SPOKANE, Wash – The doors are closing for the last time at Beignets Restaurant, only three months after they opened.
"I am angry. I'm very angry," owner Judie Sowards told KHQ. "I wanted the city to do a little bit more."
Sowards says the closure is because business fell off due to a group of people – sometimes more than 100 – who hang out outside her restaurant from morning to night. She says they yell and fight, cuss at each other, panhandle food and money from customers, and drive people to eat elsewhere.
Now, Sowards' 34 employees will have to go elsewhere.
"34 kids, my employees I had to let go who want jobs, because of the 106 kids that don't want jobs or don't want to work," Sowards said. "There's something wrong with that system."
But Spokane City Council President Ben Stuckart says the city did quite a bit, and doesn't know what more it could have done.
"The minute I heard about it, I went down and visited her at Beignets, within a week we'd visited the site, the mayor had visited the site, I'd spent time at the site at night, we met with the police chief and we shifted resources," Stuckart told KHQ.
He said they upped patrols, and worked with the STA to utilize its security guards as well. Stuckart believes the restaurant's closure is more complex.
"We see a lot of restaurants come and go in Spokane, and I don't think that due to the loitering problem and the lack of city response is really a reasonable expectation that somebody could have as a business," he said. "I think there may have been other things at play."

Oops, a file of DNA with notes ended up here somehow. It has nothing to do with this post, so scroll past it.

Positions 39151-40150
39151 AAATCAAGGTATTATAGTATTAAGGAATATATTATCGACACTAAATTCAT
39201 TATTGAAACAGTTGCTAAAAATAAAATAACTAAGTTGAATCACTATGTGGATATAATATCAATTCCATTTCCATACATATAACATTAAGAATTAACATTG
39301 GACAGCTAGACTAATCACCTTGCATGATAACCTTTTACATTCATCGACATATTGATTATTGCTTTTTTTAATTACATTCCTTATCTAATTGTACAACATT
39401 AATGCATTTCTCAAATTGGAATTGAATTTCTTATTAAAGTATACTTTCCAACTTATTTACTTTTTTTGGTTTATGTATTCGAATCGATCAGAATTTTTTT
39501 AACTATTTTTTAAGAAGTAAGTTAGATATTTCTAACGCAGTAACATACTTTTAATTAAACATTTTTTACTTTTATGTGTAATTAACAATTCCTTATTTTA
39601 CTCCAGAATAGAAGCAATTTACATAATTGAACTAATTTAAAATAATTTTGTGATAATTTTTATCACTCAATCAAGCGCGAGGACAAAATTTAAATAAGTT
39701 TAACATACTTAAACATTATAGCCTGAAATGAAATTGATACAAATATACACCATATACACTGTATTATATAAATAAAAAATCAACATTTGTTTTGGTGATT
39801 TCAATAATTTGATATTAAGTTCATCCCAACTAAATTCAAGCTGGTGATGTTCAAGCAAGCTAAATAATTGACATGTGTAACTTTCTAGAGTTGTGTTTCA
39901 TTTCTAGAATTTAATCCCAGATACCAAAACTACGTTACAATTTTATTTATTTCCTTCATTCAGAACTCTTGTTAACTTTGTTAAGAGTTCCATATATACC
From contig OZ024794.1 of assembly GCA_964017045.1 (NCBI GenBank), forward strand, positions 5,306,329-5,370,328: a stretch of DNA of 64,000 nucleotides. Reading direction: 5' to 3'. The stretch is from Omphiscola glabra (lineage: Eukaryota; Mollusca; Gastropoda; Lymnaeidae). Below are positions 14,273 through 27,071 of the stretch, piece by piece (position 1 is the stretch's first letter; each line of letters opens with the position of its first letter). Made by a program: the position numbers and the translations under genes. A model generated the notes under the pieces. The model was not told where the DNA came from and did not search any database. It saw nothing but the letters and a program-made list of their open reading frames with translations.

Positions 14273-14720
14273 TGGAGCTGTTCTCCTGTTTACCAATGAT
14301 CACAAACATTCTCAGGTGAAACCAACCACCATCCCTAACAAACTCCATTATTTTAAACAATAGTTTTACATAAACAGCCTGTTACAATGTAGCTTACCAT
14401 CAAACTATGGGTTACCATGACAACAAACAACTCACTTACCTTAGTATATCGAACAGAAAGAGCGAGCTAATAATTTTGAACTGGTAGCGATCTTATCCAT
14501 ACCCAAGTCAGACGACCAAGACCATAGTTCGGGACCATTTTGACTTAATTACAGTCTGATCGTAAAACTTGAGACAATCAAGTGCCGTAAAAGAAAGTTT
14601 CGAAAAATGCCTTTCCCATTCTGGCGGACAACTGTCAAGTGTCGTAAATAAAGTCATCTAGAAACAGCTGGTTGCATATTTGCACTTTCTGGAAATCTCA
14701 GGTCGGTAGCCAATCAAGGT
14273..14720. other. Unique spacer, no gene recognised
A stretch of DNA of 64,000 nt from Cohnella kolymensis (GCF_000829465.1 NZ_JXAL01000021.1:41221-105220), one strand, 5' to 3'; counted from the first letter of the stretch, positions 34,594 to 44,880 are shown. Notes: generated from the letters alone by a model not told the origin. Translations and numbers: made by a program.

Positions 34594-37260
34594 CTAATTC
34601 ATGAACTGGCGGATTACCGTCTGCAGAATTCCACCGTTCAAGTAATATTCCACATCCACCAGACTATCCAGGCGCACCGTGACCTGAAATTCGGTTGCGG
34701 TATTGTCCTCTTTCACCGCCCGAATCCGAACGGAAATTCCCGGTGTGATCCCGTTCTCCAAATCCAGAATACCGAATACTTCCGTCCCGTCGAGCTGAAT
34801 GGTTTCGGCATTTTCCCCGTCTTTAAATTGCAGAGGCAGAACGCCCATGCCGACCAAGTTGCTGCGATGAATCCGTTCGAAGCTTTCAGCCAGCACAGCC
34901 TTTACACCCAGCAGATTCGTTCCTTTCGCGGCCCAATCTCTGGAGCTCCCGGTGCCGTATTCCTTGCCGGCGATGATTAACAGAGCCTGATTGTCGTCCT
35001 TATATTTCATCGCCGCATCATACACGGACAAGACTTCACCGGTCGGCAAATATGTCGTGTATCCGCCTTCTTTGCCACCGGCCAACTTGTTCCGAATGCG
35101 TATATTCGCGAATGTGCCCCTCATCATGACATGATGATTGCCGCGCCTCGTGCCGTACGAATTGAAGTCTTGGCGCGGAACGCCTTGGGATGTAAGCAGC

When asked if he would support passing a new, tougher, ordinance to regulate the crowd, Stuckart said he doesn't think that's the answer – a permanent police presence downtown is.
"That really is the solution, it's not passing more laws, because you can have as many laws as you want, but if you don't have enough police you're not enforcing those laws," he explained.
Stuckart says he's already met with Spokane's new police chief, Frank Straub, about the issue, and says Straub supports moving more resources downtown.
But Judie Sowards is holding firm that her closure is directly linked to the sometimes-unsavory crowd.
"This was my dream, and unfortunately it's not here anymore," she added. "But I'm not going to give up on these kids, I'm not going to give up on this city, we need to do something about this."
Sowards says her new mission is to work with city councilors, police, and other businesses to find a permanent solution so that nobody else has to experience what she did.
The Downtown Spokane Partnership has been working actively with those groups as well, to try and find proactive solutions.
"Loitering itself isn't an issue downtown because of course we want people to stay downtown and be part of it," explained DSP Acting President Marla Nunberg. "It's when it becomes a larger crowd it becomes intimidating, no matter what the make up of the crowd."
Nunberg told KHQ the DSP has been meeting with city councilors, police, and local businesses, and that some arrests have been made recently for illegal activity in the area, but that downtown is safe overall.
"Let's really get to the root of it, do people need jobs? Do they need a recreation facility to go to? Do we need to designate certain smoking areas downtown? We're trying to be proactive so that we can actually work together for a solution so we can have a win-win situation," she said.